Anyone who learned Indiana history in grade school surely learned one thing about New Harmony. That was enough to pique the curiosity of a school child, but as the years passed Ive often wondered about this Utopian society with such a fitting name - New Harmony. Are there still signs of its utopian heritage today?I was again reminded of New Harmony in the book The 100 Best Small Art Towns in America, by John Villani, which lists only two Indiana towns, Columbus and New Harmony.
They soon outgrew Harmonie, and also wanted a better climate for grape production.They bought 20,000 acres on the banks of the Wabash River, and moved west.Bruder (Brother) Haus was built in 1822 and was one of the major communal buildings, housing 40-60 people.Now called Community House #2, visitors can see this example of Harmonist construction, which used heavy timber framing and Dutch biscuits, or mud-plastered, straw-wrapped boards which were used between floors.In fact, several natural scientists arrived in a boat called The Philanthropist, often referred to as the Boatload of Knowledge.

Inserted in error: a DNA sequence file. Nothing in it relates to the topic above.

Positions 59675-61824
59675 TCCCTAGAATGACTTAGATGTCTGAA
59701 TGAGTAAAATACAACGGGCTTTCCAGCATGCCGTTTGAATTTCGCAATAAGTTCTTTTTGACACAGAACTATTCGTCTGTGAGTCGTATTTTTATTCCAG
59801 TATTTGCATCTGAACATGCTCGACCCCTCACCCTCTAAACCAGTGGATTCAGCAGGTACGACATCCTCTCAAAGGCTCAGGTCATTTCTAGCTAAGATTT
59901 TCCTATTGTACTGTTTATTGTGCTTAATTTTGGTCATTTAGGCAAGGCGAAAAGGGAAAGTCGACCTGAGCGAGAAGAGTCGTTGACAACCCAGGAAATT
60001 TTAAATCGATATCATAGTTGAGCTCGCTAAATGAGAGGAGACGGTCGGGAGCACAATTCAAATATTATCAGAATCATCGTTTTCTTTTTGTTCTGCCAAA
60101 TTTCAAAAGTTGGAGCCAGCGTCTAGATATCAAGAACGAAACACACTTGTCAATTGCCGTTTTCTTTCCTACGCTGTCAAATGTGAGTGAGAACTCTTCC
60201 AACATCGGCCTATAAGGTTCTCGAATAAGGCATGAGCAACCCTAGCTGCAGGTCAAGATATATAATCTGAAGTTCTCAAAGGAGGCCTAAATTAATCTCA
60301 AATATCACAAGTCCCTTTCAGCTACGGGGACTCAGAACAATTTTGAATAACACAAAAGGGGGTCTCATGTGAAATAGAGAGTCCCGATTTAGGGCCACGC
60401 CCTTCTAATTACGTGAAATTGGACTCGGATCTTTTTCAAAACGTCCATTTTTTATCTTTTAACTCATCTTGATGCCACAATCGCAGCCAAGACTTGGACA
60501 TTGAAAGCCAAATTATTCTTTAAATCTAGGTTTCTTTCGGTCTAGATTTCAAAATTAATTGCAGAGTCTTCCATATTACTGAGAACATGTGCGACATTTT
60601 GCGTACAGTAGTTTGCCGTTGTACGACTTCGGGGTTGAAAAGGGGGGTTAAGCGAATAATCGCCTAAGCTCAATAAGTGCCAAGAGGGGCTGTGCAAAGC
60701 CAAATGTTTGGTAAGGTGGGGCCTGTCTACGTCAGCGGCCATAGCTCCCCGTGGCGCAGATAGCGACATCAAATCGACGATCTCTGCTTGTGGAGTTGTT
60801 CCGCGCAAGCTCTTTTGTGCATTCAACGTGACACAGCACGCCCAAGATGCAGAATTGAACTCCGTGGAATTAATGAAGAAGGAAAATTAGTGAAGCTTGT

Robert Owens oldest son, Robert Dale Owen, stayed in New Harmonie after his father moved to Britain. During his term Owen sponsored a bill that established The Smithsonian Institute. He completed a survey of 12 Midwestern states, mapping out all of the mineral resources, thus opening the door to the Midwests industrial development. The New Harmony Workingmens Institute was founded in 1838 to promote self-instruction and learning, especially for working men.
Father George Rapp led a group of 800 German Lutheran immigrants from Wurttemburg, Germany. George Rapp felt the second coming of Christ was imminent, and people should be prepared.
As a dissident of the established church, he was persecuted and jailed, and finally left Germany in 1803.
Owens New Society was short-lived, dissolving after two years, but it had a profound impact on the world.
Geologist William Maclure had joined Owen in 1826, and this partnership attracted leading scientists and educators, making it an intellectual haven.
Today some of the Harmonists tools, dutch-biscuit molds, clothing, furniture, a horse-drawn carriage and other relics have been returned to New Harmony and can be seen in the Workingmens Institute, Community House #2, and other historic sites.